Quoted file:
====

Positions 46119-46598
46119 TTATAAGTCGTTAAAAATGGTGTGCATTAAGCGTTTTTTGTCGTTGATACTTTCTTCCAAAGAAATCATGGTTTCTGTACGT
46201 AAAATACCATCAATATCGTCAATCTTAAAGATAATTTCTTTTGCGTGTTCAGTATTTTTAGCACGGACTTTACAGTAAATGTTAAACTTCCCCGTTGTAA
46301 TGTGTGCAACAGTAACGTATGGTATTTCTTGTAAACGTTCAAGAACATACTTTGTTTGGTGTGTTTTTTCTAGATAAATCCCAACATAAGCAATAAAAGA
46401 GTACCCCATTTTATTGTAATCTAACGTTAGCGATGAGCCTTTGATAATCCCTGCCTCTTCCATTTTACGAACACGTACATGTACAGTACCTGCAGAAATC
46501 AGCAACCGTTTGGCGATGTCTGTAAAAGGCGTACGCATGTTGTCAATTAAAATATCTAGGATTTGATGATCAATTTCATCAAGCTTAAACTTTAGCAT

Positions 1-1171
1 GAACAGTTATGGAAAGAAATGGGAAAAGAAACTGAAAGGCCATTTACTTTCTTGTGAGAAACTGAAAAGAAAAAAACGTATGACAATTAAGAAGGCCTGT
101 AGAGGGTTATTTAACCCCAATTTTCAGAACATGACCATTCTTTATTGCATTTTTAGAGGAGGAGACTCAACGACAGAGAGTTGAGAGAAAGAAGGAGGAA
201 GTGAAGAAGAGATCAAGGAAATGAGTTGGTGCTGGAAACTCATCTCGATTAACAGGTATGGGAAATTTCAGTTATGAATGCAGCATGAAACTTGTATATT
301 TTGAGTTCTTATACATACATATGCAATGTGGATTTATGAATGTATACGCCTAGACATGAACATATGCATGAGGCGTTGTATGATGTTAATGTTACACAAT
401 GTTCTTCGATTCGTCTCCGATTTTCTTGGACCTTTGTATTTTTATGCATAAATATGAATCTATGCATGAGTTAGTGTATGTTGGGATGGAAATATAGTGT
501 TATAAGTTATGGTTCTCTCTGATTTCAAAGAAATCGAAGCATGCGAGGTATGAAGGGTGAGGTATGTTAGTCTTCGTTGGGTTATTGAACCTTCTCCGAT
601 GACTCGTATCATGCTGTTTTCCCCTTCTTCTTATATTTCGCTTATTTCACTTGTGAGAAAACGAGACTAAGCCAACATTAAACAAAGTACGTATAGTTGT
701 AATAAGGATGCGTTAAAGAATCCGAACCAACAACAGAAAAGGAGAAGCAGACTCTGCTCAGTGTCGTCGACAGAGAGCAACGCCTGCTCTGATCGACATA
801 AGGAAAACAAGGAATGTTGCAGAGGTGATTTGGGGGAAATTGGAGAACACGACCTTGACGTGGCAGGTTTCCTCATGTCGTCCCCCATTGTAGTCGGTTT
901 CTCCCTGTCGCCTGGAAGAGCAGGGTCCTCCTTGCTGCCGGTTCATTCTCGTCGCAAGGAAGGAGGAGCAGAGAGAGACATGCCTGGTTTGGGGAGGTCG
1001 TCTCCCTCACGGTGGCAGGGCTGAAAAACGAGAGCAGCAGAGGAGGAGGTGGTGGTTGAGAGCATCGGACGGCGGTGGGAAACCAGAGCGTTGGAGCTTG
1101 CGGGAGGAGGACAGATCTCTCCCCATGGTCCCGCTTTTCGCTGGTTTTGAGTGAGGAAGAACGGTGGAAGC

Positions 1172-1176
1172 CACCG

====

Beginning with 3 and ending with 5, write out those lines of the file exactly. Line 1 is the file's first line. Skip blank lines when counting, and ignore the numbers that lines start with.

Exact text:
46201 AAAATACCATCAATATCGTCAATCTTAAAGATAATTTCTTTTGCGTGTTCAGTATTTTTAGCACGGACTTTACAGTAAATGTTAAACTTCCCCGTTGTAA
46301 TGTGTGCAACAGTAACGTATGGTATTTCTTGTAAACGTTCAAGAACATACTTTGTTTGGTGTGTTTTTTCTAGATAAATCCCAACATAAGCAATAAAAGA
46401 GTACCCCATTTTATTGTAATCTAACGTTAGCGATGAGCCTTTGATAATCCCTGCCTCTTCCATTTTACGAACACGTACATGTACAGTACCTGCAGAAATC